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Everything you need to know about London theatregoing in 2021

Theatre is back, baby! Here’s what you should know about London’s currently socially distanced stages

Andrzej Lukowski
Written by
Andrzej Lukowski

1. There is theatre happening in London again

As of May 17, theatre is permitted in London again under the current social distancing rules, which allow venues to open at either half capacity or with 1,000 seats – whichever number is lowest.

2. There is a lot of theatre happening in London again

When theatres were allowed to reopen in the autumn of 2020, not very many of them actually did so: the new rules were unclear, nobody had any money to subsidise the loss in ticket revenue from socially distanced seating, and nobody could afford the hit if they had to close again because of another lockdown (which of course did happen, twice). Now it’s very different: lots of shows that were planning to open in autumn and winter had sorted their social distancing plans already and have been able to reopen swiftly; the government has dished out a load of money that’s been able to underwrite shows; and optimism that vaccines will enable us to drop social distancing altogether has given people more confidence.

3. The theatres feel safe

I went to numerous theatres last year, and they genuinely feel like some of the safest places in London. They have hand sanitiser and temperature checks on the door, face-shielded staff, clearly marked routes of travel and absolutely fuck-tons of perspex. Mask-wearing is mandatory. Paper tickets – long one of the most anachronistic things about the theatre-going experience – have been completely abolished. With small audiences, there is no sense of overcrowding: they feel like safe, serene, slightly sterile environments, and the measures feel far more rigorous than in any of the pubs and restaurants I’ve visited. You have to take these things with a pinch of salt, but to this date no coronavirus infections have been traced back to theatres.

4. There are far fewer seats (and a lot more legroom)

Theatres tend to have flexible seating, and most of them have simply removed swathes of seats. It’s kind of weird, but you soon get used to it, and the massive positive knock-on is that there are now acres of legroom. Because the audience is evenly spread throughout the auditoriums they don’t feel deserted, just… different. (NB a noble exception is the Southwark Playhouse, which has opted to put massive perspex dividers between audience members – it’s definitely more intimate, albeit somewhat dystopian).

5. You can bring a friend 

Last year there were very strict rules about only being able to attend the theatre with people in your bubbles. Now you’re only bound by the rule of six, meaning that while you can’t currently sit immediately next to strangers, you can sit with up to five friends.

6. Theatres are busy, but you can generally still get tickets

Reduced seating capacities and pent-up demand to go to the theatre again is certainly shifting tickets, and a few shows – notably at the National Theatre – are sold out, but as a rule it’s not hard to buy tickets now if you don’t mind booking a couple of days in advance: a total lack of foreign tourists and a sudden explosion of options for an audience not used to going out means you should find something to see.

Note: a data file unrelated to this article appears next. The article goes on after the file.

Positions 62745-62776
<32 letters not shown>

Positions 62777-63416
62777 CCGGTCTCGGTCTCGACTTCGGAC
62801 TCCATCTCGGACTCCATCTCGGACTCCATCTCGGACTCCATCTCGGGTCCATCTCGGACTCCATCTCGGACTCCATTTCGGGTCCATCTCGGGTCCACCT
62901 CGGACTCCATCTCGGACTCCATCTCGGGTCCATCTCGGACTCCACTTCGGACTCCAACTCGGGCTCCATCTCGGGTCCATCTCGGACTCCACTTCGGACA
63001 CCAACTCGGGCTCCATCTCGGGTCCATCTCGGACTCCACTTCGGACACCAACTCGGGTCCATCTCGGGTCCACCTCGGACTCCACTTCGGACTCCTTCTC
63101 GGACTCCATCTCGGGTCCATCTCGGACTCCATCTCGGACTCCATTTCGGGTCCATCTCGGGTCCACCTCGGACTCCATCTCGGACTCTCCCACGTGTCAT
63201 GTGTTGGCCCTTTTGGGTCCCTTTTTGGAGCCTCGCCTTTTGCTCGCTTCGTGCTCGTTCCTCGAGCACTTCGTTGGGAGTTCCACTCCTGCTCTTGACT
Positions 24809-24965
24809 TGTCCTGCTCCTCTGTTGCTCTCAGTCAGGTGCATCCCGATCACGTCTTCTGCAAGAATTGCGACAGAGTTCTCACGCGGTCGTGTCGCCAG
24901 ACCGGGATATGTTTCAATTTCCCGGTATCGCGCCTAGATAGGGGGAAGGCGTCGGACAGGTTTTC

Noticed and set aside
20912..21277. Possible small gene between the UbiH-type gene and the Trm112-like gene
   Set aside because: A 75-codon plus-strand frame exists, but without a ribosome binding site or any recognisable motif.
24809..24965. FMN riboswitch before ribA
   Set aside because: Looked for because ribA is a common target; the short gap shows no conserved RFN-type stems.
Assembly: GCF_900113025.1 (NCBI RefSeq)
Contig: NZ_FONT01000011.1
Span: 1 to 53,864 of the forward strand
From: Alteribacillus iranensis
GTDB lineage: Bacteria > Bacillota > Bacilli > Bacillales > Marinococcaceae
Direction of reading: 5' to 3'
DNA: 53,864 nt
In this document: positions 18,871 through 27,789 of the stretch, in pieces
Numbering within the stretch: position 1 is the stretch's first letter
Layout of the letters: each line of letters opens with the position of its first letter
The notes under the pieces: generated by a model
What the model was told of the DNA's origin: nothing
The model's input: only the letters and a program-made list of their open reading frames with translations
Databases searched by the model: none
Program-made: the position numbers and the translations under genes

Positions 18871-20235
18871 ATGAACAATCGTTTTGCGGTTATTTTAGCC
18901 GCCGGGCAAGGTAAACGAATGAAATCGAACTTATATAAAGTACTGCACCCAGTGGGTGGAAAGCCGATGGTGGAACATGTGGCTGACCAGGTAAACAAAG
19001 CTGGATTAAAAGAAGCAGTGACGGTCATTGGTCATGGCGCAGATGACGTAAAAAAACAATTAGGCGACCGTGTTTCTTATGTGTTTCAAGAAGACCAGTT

7. Social distancing is on course to be dropped from June 21…

Stage four of the reopening roadmap states that social distancing can be dropped. This is currently scheduled for June 21, and would be massive for theatre because it will effectively mean that a load of West End shows running in cramped old theatres will be able to sell enough tickets to turn a profit again. It’s the first time since before the pandemic that it’s looked even remotely feasible for most of London’s longest-running shows to return.

8. …but a lot of shows have contingency plans if it isn’t

Yadda yadda yadda Indian variant – we all know social distancing may not end on June 21. However, few theatres are betting everything on ditching it June 21: some shows will simply remain socially distanced until the end of their runs regardless of what happens (see ‘Under Milk Wood’ at the National Theatre); many theatres are adopting a wait and see approach and will add more seating when they’re allowed to.

9. Still, delays aren’t going to be great news

A lot of old shows simply won’t be able to reopen with social distancing. And there’s also a series of already massively delayed high-profile musicals – ‘Cinderella’, ‘Back to the Future’, ‘Frozen’ – that will have to postpone their opening dates once again if they can’t play to full houses. And that’s just taking the optimistic view that the worst that would happen is theatres could stay open with social distancing. It is possible that vaccine passports and rapid covid tests could be deployed to allow full houses amidst a backdrop of rising infections, but that’s not really something there’s massive enthusiasm for. 

10. Socially-distanced theatre is what we’ve got right now, and we might as well enjoy it

Maybe we’re in the last few weeks of social distancing and maybe not, but don’t delay your return until after it ends: the applause might be a bit quieter, and it’s never not going to feel odd wearing a mask. But theatregoing in the social-distancing era is a slick and relaxed affair that’s brought out the best in the theatres that have been able to step up. I absolutely wouldn’t say ‘long may it continue’. But if you’re missing the smell of the (self-applied) greasepaint and the roar of the (much smaller) crowd and you feel safe making the journey, do not stay away.

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